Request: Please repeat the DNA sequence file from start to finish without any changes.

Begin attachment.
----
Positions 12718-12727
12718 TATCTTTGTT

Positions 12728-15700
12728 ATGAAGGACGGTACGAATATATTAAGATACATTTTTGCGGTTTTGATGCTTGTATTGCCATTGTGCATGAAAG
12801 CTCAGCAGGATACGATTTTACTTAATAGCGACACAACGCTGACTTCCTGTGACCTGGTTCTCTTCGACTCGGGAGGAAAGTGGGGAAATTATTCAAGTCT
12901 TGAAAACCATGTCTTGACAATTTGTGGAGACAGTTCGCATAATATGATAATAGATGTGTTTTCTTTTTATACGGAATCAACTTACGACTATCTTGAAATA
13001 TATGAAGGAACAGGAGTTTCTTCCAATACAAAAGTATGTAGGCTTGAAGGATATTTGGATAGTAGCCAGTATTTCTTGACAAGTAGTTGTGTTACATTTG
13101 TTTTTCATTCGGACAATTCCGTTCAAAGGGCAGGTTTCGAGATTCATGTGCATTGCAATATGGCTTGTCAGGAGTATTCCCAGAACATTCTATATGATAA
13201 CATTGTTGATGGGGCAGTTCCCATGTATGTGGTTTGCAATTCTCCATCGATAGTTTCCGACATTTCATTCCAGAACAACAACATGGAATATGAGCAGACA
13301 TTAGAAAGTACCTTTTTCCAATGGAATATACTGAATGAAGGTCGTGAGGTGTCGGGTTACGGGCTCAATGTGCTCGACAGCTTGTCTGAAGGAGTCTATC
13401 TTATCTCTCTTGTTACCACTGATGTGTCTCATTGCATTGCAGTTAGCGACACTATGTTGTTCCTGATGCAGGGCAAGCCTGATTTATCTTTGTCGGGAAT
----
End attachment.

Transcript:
Positions 12718-12727
12718 TATCTTTGTT

Positions 12728-15700
12728 ATGAAGGACGGTACGAATATATTAAGATACATTTTTGCGGTTTTGATGCTTGTATTGCCATTGTGCATGAAAG
12801 CTCAGCAGGATACGATTTTACTTAATAGCGACACAACGCTGACTTCCTGTGACCTGGTTCTCTTCGACTCGGGAGGAAAGTGGGGAAATTATTCAAGTCT
12901 TGAAAACCATGTCTTGACAATTTGTGGAGACAGTTCGCATAATATGATAATAGATGTGTTTTCTTTTTATACGGAATCAACTTACGACTATCTTGAAATA
13001 TATGAAGGAACAGGAGTTTCTTCCAATACAAAAGTATGTAGGCTTGAAGGATATTTGGATAGTAGCCAGTATTTCTTGACAAGTAGTTGTGTTACATTTG
13101 TTTTTCATTCGGACAATTCCGTTCAAAGGGCAGGTTTCGAGATTCATGTGCATTGCAATATGGCTTGTCAGGAGTATTCCCAGAACATTCTATATGATAA
13201 CATTGTTGATGGGGCAGTTCCCATGTATGTGGTTTGCAATTCTCCATCGATAGTTTCCGACATTTCATTCCAGAACAACAACATGGAATATGAGCAGACA
13301 TTAGAAAGTACCTTTTTCCAATGGAATATACTGAATGAAGGTCGTGAGGTGTCGGGTTACGGGCTCAATGTGCTCGACAGCTTGTCTGAAGGAGTCTATC
13401 TTATCTCTCTTGTTACCACTGATGTGTCTCATTGCATTGCAGTTAGCGACACTATGTTGTTCCTGATGCAGGGCAAGCCTGATTTATCTTTGTCGGGAAT